One thing I think I have learned from a lifetime of watching gangland movies and TV shows is that the mobster’s life is a terrible life to live.
The stress seems unbearable -- always worrying about bringing in enough cash to please the boss, having to beat up people who don’t pay, killing some of them and then worrying, presumably, about the police or reprisals from rival gangs.
And the hours? Forget about it. Collections, beatdowns, ambushes, murders -- these job responsibilities almost always ensure that you’ll be working nights. In the newspaper business, overnights were called “the lobster shift.” That’s no way to live!
The worst part of the gangster life must be the near-constant fear of getting murdered. From whence will the fatal shots come? A car driving slowly by on a dark street? A figure whose face cannot be seen under a hoodie walking unusually close to you? A solitary figure smoking a cigarette standing under a streetlamp gazing at your front door?
It must be enough to make a gangster never want to go out after dark, except for one thing -- that’s when he has to work!
These thoughts arise after watching the first episode of a new Irish mob series called “Kin,” premiering this week on AMC+.
This one concerns itself with criminal organizations working in Dublin, the capital of Ireland.
Certainly, Dublin is no New York, Chicago, L.A., Las Vegas or London -- all cities that have been featured prominently in the mobster-cinema pantheon.
But while Dublin might be a new one (or a rare one) for an organized-crime TV drama, the basic outline is more or less the same: Two factions, one more powerful than the other, are headed for a conflict.
The reason: The more powerful faction wants to monopolize Dublin’s illegal drug trade, and the other group -- a crime family named Kinsella -- does not want to participate.
So, to paraphrase Joe Pesci in “Casino” (1995): “When something like this happens, you know how things are going to work out. … You knew people were going to get clipped.” And so it goes here.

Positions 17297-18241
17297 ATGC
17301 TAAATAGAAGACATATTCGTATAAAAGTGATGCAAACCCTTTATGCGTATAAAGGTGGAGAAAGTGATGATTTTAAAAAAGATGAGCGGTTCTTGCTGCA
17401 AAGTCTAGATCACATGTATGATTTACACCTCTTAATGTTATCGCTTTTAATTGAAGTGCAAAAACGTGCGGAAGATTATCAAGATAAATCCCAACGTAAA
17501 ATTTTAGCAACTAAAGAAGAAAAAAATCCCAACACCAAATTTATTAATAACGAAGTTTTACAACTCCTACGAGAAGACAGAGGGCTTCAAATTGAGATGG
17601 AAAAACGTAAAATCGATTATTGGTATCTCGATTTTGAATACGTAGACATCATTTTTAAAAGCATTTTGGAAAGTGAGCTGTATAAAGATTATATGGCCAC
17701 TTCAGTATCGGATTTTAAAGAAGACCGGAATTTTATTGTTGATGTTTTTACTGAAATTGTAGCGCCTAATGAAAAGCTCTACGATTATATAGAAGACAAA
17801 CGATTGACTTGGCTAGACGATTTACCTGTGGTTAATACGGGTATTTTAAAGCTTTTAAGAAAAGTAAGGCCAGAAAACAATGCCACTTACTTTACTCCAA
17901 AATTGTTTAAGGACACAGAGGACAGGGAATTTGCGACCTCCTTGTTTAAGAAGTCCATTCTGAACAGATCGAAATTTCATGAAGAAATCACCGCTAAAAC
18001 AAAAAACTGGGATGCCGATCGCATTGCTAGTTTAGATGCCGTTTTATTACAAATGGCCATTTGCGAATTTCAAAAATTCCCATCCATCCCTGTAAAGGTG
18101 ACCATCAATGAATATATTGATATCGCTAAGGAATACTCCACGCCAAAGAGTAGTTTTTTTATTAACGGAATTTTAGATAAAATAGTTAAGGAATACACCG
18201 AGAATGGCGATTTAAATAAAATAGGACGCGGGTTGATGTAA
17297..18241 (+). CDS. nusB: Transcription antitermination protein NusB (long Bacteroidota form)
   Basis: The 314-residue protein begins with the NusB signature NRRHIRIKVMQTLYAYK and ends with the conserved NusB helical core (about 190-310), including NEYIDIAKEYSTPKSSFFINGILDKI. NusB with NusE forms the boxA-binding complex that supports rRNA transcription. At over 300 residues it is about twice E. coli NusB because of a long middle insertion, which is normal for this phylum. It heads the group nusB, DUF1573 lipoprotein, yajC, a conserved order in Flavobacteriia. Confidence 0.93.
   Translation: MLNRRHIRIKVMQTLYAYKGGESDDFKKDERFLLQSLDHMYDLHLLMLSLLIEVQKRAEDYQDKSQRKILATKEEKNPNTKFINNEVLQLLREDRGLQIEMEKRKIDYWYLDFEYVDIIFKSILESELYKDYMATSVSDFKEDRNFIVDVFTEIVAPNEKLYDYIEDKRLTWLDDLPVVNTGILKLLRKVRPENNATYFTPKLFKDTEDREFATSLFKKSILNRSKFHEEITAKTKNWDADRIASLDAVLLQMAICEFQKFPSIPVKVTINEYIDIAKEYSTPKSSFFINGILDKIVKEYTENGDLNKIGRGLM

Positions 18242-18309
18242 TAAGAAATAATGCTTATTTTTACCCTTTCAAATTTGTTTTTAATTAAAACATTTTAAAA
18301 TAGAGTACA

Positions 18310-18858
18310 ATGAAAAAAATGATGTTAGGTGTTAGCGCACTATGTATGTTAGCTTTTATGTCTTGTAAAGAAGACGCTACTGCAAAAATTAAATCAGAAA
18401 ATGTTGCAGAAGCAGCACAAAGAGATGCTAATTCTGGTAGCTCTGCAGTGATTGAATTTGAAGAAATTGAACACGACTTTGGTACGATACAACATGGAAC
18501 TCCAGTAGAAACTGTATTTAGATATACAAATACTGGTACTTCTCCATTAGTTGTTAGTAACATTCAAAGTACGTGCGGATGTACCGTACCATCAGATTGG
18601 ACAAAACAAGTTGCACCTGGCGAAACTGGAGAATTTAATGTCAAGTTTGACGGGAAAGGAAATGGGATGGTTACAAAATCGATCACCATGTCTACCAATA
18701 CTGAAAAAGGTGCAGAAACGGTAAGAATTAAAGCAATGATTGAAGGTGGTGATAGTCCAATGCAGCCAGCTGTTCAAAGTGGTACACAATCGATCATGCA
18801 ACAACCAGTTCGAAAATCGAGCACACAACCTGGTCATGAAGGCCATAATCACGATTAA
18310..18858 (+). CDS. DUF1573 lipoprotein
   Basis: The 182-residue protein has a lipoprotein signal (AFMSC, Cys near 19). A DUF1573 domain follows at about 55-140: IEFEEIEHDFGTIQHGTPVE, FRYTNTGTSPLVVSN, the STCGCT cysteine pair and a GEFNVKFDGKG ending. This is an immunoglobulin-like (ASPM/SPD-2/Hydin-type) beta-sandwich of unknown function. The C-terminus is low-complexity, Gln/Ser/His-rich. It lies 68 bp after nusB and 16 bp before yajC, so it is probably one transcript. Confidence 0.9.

The title of the show, “Kin,” comes from Kinsella, but it also refers generally to the kinds of familial bonds that also characterize these mob TV shows and movies. Blood is thicker than water, apparently -- especially when it gets splattered all over the place.
Thus, the Kinsella family -- comprising various brothers, uncles, wives etc. -- is positioned as the underdog in this gang war. As a result, we are supposed to root for them, as opposed to the more corporate criminal organization, which nevertheless does have a family name -- Cunningham.
Whether or not anyone will actually root for the Kinsellas is up to each individual. Personally, I try to resist “rooting” for criminals, but like many others, I have found this temptation impossible to resist occasionally. “The Sopranos,” anyone? Who didn’t love Tony, right?
Speaking of which, I once heard David Chase, creator of “The Sopranos,” admit sometime after “The Sopranos” had ended its run that even after working on the show -- creating it, writing it, and producing it -- he still didn’t really understand what the real Mafia did or how it worked.
I suspect that this is fairly common among the creators, writers and producers of mob TV shows and movies (with the possible exception of Martin Scorsese).
For the most part, TV’s mob dramas are cut from similar cloth. They give the impression that they are more based on each other than on actual, real-life mob business and lifestyles.
This is known as poetic license. But at the same time, most of TV’s gangster dramas tend to look and sound alike after a while. And “Kin” is no exception.
“Kin” starts streaming Thursday (September 9) on AMC+.